Wednesday, November 19, 2014

Tack Tip - More Than a Get Down Rope


At the request of several people for smaller, lightweight ropes for emergency lead lines on the trail, I have taken 1/4 inch Poly rope with a nylon core, usually 12 foot long, and fraying the rope at one end with a flat waxed line knot and braiding leather poppers at the other end to make a Get Down rope.


I keep several of these around, one usually handy to use as a catch rope where I loop the rope around a horses neck and lead him from pen to corral and such. The advantage of this is that's its much quicker than tying a halter and I think it actually helps a horse understand and react to neck pressure before you introduce neck reining.

Some riders will put a bridle over a halter but don't know what to do with the lead line except take it off and carry it with them. With a 1/4 inch 12 foot Get Down Rope, you can leave the thicker and more bulkier lead line at the barn and still have a line to attach to the halter for leading on the ground.  Because of the Get Down usually being a smaller diameter rope, a good way to secure it to the halter is with a double round turn.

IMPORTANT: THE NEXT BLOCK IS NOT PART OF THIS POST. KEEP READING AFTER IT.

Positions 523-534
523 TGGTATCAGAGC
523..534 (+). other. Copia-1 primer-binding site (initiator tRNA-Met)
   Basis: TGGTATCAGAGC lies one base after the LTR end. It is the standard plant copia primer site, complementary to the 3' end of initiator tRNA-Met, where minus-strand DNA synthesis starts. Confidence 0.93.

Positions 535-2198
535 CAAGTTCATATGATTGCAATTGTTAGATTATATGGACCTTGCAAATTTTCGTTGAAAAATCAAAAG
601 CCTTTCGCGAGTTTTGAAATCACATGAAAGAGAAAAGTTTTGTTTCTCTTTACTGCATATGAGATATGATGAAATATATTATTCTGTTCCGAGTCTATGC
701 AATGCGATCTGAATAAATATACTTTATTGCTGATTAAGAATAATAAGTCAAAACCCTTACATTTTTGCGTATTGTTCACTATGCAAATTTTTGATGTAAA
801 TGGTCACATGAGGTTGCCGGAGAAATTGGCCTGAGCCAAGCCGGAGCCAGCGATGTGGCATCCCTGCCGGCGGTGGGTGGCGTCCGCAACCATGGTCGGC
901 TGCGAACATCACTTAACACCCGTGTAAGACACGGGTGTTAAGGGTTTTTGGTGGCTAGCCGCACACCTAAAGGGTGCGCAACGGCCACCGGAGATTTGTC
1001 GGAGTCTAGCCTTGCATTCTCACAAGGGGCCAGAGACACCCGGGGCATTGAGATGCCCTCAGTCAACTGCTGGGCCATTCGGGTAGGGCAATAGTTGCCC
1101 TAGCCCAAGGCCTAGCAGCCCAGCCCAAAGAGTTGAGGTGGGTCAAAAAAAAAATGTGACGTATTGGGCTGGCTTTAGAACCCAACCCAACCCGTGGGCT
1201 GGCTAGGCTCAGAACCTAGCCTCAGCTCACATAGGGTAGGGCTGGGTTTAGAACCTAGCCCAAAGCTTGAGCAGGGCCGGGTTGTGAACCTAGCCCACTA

The Get Down rope can be used in the traditional manner, as the name implies, by attaching the rope around the horse's neck with a non-slip knot and securing the other end to the saddle. Be careful not to use a slip knot for the obvious reasons. I would also not use a rope like this when working cattle as you don't need a cow's head or horns getting underneath the rope when you have one end tied around the horse's head and the other end secured to the saddle. I use a bow line knot to make a non-slip loop around the horse's head.  If you were planning on leading the horse from the ground, you would tie the loop closer to the horse's head so the loop won't slip off the head. The picture above right is a way to carry the Get Down rope in a fashion that cannot tighten up on the horse's neck.  

The other end of the Get Down rope can secured to the saddle. You can coil the end and tie it to your saddle using the saddle strings - see picture above right. Or you can tie off the excess line to the saddle horn using clove hitch or a quick release knot - see picture below.


I have found other uses for a Get Down rope. I used it to keep tie open an otherwise one way Arizona gate so trespass cattle can be pushed back to their own pasture. I have looped the rope over a pasture gate that opened towards me but the vegetation did not give me chance to open it by hand.

You can just carry the Get Down rope in a coil tied to the saddle strings next to or in back of the cantle. In fact, many trail rider prefer this method and even though I ride in Mecate reins, I'll usually carry a get down rope in this method in case I have to pony a horse or something.

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